On Brain Games the premise is quite simple. This is your brain, this is your brain on things you didn’t know about your brain. Kids can look forward to their view of the world being challenged with slightly mind-blowing looks at color, ageism, trust, competition, brain betrayal and much more. Where this show really benefits children is taking something about our brains that we take for granted and explores how the brains reacts. Hosted by the super smart, child-friendly, and affable Jason Silva, Brain Games is a welcome addition to the educational television that’s left out there.


Discovery Channel used to be one of few channels one could watch a show on wildlife in Africa. While interesting, there was no real-world application. It’s nice to learn about the mating cycle of the lion, but how is that knowledge going to be applied in real life?


When it comes to nature, we now have Shark Week. Everyone knows Shark Week. Probably the best idea Discovery had was to devote a whole week of prime-time summer programming to nothing but sharks. That was freaking awesome. Most kids look forward to Shark Week like they’d look forward to going to Disney World. As far as nature programs go, it really can’t get any better. Mixing the science and physiology of sharks with real-life encounters and near-death experiences, it’s hard not to watch.


Back in 2006, viewers were introduced to the Earth as never seen before with Planet Earth. The BBC Documentary presented the world around us at a macro level, and kids were rapt. Now BBC is bringing another look at our world with Planet Earth II. This is the kind of programming that children don’t know they crave. Children want to see the beauty in the world, they just have to be sat down in front of the 4K UHD TV in order to do so.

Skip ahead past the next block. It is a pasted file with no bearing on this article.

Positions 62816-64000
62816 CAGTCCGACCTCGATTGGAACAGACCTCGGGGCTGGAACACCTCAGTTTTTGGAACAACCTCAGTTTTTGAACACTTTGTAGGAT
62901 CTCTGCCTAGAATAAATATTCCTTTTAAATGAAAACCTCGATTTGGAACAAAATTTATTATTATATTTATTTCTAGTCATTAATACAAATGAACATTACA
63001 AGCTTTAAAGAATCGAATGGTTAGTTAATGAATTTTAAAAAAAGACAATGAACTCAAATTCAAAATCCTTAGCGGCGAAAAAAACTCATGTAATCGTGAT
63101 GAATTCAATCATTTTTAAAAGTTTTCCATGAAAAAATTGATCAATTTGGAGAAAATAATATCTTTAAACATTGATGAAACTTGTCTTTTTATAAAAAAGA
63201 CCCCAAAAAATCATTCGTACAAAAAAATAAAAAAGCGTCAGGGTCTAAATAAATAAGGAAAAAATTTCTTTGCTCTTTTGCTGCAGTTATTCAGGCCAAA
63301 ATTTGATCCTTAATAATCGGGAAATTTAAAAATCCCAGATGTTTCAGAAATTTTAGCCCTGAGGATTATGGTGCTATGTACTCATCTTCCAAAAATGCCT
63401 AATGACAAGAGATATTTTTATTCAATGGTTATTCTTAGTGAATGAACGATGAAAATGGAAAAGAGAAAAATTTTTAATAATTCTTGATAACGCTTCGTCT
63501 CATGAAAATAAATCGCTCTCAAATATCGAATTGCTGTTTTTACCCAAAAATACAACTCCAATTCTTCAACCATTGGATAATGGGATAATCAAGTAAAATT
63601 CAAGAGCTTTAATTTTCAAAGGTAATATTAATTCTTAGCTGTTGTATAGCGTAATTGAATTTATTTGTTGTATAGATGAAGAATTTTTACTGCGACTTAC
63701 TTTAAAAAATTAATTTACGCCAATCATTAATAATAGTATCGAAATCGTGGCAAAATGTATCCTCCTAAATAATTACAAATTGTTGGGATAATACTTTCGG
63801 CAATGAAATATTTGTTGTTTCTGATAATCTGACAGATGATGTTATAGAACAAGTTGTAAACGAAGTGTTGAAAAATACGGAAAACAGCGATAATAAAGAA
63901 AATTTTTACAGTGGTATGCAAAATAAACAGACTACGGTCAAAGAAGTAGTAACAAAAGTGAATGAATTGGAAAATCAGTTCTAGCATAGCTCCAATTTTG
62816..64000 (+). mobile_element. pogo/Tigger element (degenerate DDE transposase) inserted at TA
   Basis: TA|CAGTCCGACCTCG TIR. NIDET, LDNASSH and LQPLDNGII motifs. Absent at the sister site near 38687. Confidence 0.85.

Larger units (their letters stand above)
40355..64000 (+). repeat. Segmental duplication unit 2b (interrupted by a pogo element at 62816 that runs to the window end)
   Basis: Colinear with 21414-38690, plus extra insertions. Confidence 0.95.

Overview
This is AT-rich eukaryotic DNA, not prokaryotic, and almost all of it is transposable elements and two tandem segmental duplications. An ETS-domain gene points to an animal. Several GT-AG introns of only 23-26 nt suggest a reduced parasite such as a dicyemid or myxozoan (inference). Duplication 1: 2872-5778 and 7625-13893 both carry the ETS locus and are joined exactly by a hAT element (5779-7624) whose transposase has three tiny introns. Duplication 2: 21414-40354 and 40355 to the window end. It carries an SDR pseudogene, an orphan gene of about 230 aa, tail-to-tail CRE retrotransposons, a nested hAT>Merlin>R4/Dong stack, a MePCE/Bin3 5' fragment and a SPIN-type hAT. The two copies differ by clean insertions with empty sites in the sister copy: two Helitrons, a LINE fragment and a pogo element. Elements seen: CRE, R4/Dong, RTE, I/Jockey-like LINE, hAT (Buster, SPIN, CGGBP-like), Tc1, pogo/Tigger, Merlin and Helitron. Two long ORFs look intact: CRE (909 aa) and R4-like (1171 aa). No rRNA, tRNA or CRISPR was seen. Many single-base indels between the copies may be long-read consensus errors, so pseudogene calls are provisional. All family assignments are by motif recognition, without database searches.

Cartoons aren’t the bane of society; they are a great distraction from the real world, but then, so is the real world. Seeing another part of the world, or the universe, or looking back in time is as much of a distraction from the current stress in life (for parents, work – for kids, school) as are cartoons and other mindless programming. A healthy balance in their television watching is important. For every half-hour of an episodic cartoon, have kids check out some of the more focused educational programming.


Many of the shows on the Discovery Channel, History Channel, or BBC are available on Netflix in case the cable cord has been cut. Netflix also offers a great slate of entertainment for kids programming like 72 Cutest Animals and similar shows. These short programs pander directly to children and add a level of competition and excitement to discovering nature.
Television doesn’t have to be some electronic babysitter, it can be just as much of an educational tool as any book. Not to mention with portable devices, it’s easier than ever for kids to take their educational programming with them on the go. If kids are going to be in front of the television as much as they are, parents might as well make it as worthwhile as possible.


Photo credit: theloushe via / CC BY-NC-ND